Structural changes affect profit of Porsche SE
Stuttgart. Porsche Automobil Holding SE, Stuttgart, can report a favorable operational trend of its holdings in the first half of the 2009/10 fiscal year ending 31 July 2010. The Porsche Zwischenholding GmbH group including mainly the Porsche AG recorded in the reporting period a double-digit return on sales with an operating profit of 329 million euro. Revenue increased by 3.7 percent in relation to the comparative period of the prior year to 3.16 billion euro. Unit sales fell 1.7 percent to 33,670 vehicles. The Volkswagen group has been included in the half-yearly financial report of the Porsche SE with the result for the period from 1 July 2009 to 31 December 2009. On this basis, the Volkswagen group sold 3,302,144 vehicles in the first half of the 2009/10 fiscal year. With revenue of 54.0 billion euro, the operating profit comes to 615 million euro.
By Chris Reiter
(Bloomberg) — Porsche SE, strained by 9 billion euros ($12.5 billion) in net debt, may sell its options on Volkswagen AG shares to an investor as the sports-car maker seeks to combine with VW, a person familiar with the plan said.
Porsche is examining a sale of the call options that can be converted into about 20 percent of VW as part of its discussions with investors, said the person, who asked not to be identified because the negotiations are private. The move may help Stuttgart, Germany-based Porsche raise money before a planned integration with Europe’s largest carmaker, the person said.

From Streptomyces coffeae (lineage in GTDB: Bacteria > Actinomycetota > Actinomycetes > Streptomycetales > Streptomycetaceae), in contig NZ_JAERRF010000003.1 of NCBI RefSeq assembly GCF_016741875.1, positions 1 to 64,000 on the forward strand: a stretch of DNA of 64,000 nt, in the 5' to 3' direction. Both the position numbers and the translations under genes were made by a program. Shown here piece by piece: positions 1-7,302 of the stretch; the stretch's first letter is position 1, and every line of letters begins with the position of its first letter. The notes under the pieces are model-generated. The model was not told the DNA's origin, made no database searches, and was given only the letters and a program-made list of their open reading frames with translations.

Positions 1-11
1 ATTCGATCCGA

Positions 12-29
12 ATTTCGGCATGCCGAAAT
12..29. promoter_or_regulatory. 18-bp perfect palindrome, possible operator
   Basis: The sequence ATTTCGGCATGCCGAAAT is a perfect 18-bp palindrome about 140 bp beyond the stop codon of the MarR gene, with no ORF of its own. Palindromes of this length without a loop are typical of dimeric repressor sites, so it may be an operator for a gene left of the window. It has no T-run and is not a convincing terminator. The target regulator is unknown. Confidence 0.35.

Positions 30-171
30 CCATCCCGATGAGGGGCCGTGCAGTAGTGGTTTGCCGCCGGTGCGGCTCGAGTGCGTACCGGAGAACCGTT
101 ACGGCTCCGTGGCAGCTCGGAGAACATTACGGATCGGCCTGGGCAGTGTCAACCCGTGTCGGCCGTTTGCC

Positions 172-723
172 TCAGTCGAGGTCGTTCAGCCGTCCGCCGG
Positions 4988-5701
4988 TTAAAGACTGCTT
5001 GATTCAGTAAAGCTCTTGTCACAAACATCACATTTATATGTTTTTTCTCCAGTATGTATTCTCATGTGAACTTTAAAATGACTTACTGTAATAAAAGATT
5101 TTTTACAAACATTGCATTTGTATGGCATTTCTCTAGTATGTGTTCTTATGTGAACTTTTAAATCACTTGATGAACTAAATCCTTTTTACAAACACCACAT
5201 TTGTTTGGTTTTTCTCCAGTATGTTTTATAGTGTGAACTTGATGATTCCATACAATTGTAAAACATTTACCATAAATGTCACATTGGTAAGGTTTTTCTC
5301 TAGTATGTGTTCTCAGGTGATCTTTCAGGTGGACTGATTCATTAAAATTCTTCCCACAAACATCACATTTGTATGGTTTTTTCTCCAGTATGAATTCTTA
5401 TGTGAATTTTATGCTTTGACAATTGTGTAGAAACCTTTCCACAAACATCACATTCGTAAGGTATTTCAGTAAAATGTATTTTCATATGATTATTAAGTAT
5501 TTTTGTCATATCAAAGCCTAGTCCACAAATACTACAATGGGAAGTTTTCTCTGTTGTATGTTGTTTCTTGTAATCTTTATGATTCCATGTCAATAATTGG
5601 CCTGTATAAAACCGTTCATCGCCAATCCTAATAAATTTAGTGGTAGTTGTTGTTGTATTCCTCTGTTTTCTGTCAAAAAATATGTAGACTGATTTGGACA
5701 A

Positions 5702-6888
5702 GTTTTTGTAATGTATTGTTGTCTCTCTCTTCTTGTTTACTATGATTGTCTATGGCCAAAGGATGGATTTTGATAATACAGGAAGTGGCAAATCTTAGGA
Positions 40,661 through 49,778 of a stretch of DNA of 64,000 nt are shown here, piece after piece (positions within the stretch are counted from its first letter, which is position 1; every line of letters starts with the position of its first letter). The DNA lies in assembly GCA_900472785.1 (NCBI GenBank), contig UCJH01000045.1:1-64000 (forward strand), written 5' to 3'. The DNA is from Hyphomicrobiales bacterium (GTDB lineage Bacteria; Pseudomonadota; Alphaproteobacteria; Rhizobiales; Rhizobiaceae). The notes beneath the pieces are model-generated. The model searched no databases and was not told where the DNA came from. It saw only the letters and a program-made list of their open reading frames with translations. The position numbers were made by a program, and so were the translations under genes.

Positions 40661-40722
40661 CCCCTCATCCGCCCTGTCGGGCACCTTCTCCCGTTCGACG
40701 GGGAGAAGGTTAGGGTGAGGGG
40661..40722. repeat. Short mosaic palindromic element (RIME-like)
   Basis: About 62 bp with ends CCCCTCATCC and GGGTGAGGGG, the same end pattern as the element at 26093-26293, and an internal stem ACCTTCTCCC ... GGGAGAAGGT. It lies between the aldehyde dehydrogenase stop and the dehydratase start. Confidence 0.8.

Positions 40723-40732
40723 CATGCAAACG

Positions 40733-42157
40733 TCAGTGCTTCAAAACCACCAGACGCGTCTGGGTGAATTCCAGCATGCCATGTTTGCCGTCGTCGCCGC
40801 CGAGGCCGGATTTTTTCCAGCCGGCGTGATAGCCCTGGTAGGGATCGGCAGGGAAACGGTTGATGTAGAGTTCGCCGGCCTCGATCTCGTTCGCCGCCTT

Porsche may be unable to exercise the options, which have helped the carmaker’s profits exceed sales, as it struggles to raise fresh financing, analysts including UniCredit SpA’s Georg Stuerzer have said. Germany’s government said today it needs more time to consider Porsche’s request for a 1.75 billion-euro loan from KfW Group, the country’s state-owned development bank.
“It’s not clear that Porsche would achieve much de- leveraging in a sale,” said Philippe Houchois, an analyst at UBS AG in London. “The options might be worth nothing.”
By James Wilson
(Frankfurt) Porsche yesterday said it would ask for a €1.75bn ($2.48bn) loan from the German government’s economic stimulus programme to secure the final amount of refinancing it needs.
The application to KfW, the German state-owned development bank, is the second to be made by Porsche as the sports car maker seeks to secure €12.5bn of credit lines after its expensive attempt to take over Volkswagen. Porsche abandoned the VW takeover attempt, agreeing instead to explore options to merge or integrate the two companies.
A loan to Porsche would come from a €40bn fund that KfW is using to provide corporate financing as part of Berlin’s stimulus programme. It is designed to provide access for financially sound companies to credit if other banks withdraw funding.